Since HBSS was identified as the security software that caught the 'virus' I was immediately skeptical. Why? Because HBSS has found and deleted mission-critical software on classified networks before. HBSS was deployed in a hurry because security personnel wanted to lock the network down, and one of the steps that got skipped in a lot of places was coordinating what software is and isn't permitted on the network. Down at the operational level, this translates to an overworked captain or lieutenant passing the memo to whoever in the comms shop has time to do an install (ask yourself: why isn't this person busy?). HBSS gets installed and starts throwing up pop-up windows, and the sergeant, with no training or policy to guide him, helpfully starts making the same kinds of judgments your parents make: "What's SYSTEM32? Sounds dangerous. Deleted!"
Deeply deeply misinformed. The Missile Defense Agency press release is better than the Reuters article and a thousand times better than the Slashdot headline blurb. Some corrections:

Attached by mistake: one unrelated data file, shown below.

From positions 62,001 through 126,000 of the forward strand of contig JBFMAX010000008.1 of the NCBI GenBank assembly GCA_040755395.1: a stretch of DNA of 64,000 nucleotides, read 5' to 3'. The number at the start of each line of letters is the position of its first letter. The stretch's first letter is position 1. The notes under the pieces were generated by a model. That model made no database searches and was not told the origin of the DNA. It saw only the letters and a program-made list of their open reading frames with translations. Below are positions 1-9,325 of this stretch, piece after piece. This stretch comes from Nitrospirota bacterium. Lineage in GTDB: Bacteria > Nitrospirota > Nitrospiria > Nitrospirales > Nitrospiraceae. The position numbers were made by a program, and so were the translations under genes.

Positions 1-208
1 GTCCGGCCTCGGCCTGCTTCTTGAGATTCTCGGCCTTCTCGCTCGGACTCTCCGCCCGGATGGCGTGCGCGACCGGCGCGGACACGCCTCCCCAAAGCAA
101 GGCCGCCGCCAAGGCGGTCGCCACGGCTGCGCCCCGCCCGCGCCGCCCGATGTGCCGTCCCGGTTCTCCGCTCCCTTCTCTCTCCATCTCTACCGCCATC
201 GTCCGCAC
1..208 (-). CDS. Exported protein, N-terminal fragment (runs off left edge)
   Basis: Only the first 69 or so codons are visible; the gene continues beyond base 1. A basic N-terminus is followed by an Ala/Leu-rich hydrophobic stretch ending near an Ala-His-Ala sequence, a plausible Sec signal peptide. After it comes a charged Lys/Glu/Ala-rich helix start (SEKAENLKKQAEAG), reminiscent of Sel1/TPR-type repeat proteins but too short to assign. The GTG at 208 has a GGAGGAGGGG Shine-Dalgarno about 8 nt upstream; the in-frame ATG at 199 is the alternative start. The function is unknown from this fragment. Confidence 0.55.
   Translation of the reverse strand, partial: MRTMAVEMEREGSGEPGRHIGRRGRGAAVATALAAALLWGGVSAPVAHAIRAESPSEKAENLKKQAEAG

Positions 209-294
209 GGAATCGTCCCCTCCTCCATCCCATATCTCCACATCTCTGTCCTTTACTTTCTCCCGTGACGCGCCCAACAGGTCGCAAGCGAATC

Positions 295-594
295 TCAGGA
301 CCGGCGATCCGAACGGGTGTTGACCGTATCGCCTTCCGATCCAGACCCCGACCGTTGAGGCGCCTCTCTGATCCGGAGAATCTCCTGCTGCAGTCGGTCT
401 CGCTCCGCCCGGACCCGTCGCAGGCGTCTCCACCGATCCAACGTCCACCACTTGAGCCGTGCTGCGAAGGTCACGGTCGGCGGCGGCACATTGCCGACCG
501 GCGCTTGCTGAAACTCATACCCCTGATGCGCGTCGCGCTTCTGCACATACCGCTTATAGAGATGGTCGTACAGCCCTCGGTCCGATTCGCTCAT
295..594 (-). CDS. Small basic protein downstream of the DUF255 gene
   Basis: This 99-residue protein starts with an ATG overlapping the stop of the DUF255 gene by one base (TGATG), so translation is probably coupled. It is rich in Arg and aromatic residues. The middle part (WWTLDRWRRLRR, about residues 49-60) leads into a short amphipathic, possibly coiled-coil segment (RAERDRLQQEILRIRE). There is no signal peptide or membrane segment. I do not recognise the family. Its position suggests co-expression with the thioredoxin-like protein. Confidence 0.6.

1. Two targets were destroyed - one liquid and one solid fueled. This puts the lie to the above comment, and the Slashdot article that implies that they only shot a liquid-fueled target because it was easier. Furthermore, the solid-fueled target was identical to one that the ALTB had destroyed in flight a week earlier.
2. The first target was launched from a "sea platform", not a submarine, and is much more likely to have been a SCUD or SCUD simulator on a barge. The U.S. Navy has never permitted liquid-fueled missiles aboard their submarines because a fuel or oxidizer leak could kill the crew.
Toasting in an epic bread.